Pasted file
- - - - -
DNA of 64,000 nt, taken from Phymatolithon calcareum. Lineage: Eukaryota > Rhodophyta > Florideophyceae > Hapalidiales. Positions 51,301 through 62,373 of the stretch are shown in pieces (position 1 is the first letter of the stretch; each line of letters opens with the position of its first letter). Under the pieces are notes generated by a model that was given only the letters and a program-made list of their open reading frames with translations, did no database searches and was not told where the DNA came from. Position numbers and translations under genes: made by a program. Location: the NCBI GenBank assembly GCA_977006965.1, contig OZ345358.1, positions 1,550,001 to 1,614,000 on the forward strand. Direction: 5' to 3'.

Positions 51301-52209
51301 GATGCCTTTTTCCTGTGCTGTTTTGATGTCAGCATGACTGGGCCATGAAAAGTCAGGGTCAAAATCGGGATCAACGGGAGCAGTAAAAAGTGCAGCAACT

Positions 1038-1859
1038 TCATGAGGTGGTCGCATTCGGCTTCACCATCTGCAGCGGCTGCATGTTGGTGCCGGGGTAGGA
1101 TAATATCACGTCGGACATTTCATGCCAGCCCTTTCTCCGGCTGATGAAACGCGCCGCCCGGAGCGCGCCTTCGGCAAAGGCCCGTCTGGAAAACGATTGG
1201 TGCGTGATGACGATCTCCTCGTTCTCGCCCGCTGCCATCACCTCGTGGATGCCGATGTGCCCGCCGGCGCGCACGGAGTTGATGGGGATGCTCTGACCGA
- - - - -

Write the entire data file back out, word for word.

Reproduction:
DNA of 64,000 nt, taken from Phymatolithon calcareum. Lineage: Eukaryota > Rhodophyta > Florideophyceae > Hapalidiales. Positions 51,301 through 62,373 of the stretch are shown in pieces (position 1 is the first letter of the stretch; each line of letters opens with the position of its first letter). Under the pieces are notes generated by a model that was given only the letters and a program-made list of their open reading frames with translations, did no database searches and was not told where the DNA came from. Position numbers and translations under genes: made by a program. Location: the NCBI GenBank assembly GCA_977006965.1, contig OZ345358.1, positions 1,550,001 to 1,614,000 on the forward strand. Direction: 5' to 3'.

Positions 51301-52209
51301 GATGCCTTTTTCCTGTGCTGTTTTGATGTCAGCATGACTGGGCCATGAAAAGTCAGGGTCAAAATCGGGATCAACGGGAGCAGTAAAAAGTGCAGCAACT

Positions 1038-1859
1038 TCATGAGGTGGTCGCATTCGGCTTCACCATCTGCAGCGGCTGCATGTTGGTGCCGGGGTAGGA
1101 TAATATCACGTCGGACATTTCATGCCAGCCCTTTCTCCGGCTGATGAAACGCGCCGCCCGGAGCGCGCCTTCGGCAAAGGCCCGTCTGGAAAACGATTGG
1201 TGCGTGATGACGATCTCCTCGTTCTCGCCCGCTGCCATCACCTCGTGGATGCCGATGTGCCCGCCGGCGCGCACGGAGTTGATGGGGATGCTCTGACCGA